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Supporting Sustainability: 100% Recycled ProductsAuthor: Radmila Durasinovic
Supporting Sustainability: 100% Recycled Products
The Design Defender Showcase series features products from leading manufacturers in the design industry, providing a rich source of inspiration for professional designers and design enthusiasts alike, helping them stay up-to-date with the latest trends and discover fresh ideas for ongoing projects.
In an era where environmental consciousness is rapidly growing, recycling and recyclability has become a core aspect of good furniture design. The world of recycled (and recyclable!) furniture opens a range of possibilities and challenges in the skilful repurposing of discarded materials like reclaimed wood, repurposed metals, upcycled plastics, and textiles.
Amidst a profit-driven world where companies prioritise financial gain, there exists a trend of presenting themselves as environmentally friendly to improve public perception. However, behind closed doors, the truth can sometimes be far from the “green” or “conscious” labels used in advertising, with greenwashing being a legitimate and rising concern for consumers today. Therefore, in this article, we focus on 100% recycled furniture pieces that inspire with their intriguing forms and unexpected uses of materials or cutting-edge technology and companies that have established trust and credibility.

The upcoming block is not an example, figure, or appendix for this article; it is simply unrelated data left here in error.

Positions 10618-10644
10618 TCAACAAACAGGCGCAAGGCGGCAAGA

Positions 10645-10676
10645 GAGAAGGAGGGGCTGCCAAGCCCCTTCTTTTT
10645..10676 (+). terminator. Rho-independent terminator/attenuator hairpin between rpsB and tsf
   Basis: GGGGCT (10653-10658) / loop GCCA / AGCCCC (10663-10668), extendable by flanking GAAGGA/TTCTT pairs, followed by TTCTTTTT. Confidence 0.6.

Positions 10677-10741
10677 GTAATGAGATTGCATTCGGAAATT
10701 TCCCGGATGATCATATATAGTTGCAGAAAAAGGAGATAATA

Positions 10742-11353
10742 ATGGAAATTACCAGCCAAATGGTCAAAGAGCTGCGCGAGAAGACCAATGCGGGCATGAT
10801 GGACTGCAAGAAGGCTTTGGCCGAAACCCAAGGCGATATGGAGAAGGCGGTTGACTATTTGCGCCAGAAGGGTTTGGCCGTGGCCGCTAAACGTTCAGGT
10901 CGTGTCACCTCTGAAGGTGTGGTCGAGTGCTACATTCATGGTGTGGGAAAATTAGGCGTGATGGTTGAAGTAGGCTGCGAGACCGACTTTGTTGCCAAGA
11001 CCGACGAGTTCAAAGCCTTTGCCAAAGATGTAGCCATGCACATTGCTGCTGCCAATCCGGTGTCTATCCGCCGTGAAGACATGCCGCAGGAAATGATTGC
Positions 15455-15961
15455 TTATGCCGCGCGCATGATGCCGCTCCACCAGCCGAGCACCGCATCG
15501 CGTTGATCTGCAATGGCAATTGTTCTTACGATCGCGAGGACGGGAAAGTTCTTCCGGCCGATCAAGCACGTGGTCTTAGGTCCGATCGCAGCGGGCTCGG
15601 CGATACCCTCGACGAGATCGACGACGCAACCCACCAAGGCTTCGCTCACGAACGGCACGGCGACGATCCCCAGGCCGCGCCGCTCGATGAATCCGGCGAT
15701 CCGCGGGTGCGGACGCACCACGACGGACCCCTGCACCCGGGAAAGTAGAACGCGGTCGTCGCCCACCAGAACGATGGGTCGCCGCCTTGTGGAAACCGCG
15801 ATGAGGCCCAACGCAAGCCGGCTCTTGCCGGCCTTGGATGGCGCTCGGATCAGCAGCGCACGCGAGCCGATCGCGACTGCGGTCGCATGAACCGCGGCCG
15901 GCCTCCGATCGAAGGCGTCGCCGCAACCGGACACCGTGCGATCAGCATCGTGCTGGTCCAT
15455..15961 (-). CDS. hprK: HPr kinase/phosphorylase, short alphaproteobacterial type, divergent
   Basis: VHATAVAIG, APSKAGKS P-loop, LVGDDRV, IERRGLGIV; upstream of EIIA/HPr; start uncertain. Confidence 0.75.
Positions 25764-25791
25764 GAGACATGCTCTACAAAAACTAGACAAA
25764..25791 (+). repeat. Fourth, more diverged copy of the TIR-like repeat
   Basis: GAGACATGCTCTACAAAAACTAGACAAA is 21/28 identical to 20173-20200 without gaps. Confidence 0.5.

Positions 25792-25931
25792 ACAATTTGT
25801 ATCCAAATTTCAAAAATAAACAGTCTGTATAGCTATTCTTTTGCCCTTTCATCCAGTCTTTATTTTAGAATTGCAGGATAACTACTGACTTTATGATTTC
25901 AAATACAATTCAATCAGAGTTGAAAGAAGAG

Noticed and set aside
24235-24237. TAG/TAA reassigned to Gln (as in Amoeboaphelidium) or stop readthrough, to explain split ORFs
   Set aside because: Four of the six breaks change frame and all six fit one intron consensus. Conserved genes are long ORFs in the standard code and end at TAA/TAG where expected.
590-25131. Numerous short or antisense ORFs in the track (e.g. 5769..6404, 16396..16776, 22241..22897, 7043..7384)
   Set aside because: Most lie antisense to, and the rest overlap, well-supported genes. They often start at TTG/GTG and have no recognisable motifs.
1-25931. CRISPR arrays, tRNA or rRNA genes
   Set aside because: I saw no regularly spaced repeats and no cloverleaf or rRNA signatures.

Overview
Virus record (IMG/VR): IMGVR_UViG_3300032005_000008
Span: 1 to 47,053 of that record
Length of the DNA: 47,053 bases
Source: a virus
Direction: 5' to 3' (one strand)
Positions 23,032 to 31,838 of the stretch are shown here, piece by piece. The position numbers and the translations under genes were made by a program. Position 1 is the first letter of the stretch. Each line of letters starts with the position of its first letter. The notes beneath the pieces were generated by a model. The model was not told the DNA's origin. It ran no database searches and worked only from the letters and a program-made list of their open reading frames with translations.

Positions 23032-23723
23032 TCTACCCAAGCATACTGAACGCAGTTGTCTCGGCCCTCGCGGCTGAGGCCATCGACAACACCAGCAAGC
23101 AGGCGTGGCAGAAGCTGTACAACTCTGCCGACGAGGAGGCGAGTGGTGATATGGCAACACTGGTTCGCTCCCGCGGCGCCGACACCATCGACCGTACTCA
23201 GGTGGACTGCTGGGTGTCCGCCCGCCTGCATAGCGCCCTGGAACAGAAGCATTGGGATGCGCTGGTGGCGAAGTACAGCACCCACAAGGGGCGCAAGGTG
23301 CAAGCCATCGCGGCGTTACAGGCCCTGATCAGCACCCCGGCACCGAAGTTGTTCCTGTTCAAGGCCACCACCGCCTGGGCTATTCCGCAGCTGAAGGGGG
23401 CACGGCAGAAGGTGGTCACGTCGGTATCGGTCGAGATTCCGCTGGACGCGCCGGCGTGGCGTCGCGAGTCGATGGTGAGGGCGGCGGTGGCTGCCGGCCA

Unveiled at the Salone del Mobile in Milan in 2019, the A.I. chair represents a unique collaboration between artificial intelligence and human intelligence—"Natural Intelligence” as Philippe Starck calls it. It has been called “one of the most creative outcomes ever achieved” with generative design, a technology that allows designers and engineers to input their design goals, along with various parameters, to quickly generate design solutions. Kartell has taken a significant step towards sustainability by incorporating 100% recycled material into the production of the A.I. chair. By reusing clean industrial scraps and transforming them into raw materials, the company follows an environmentally conscious approach, ensuring the product meets aesthetic and structural requirements while minimising emissions during production.
Bit is a versatile stool/side table/plant stand—the possibilities are endless—that adds personality to spaces with its bold, distinctive geometry in a colourful pattern, which draws inspiration from monoliths and columns. Designer Simon Legald juxtaposed the stool's utilitarian aesthetic with a pixelated surface composed of small fragments of 100% recycled household and industrial plastic. Through a specialised process, these plastic bits are heated to a melting point of 120°C, allowing for repeated reuse and reheating without altering their properties. This unique approach gives each Bit stool its distinctive thickness and composition, ensuring that every piece is truly one-of-a-kind.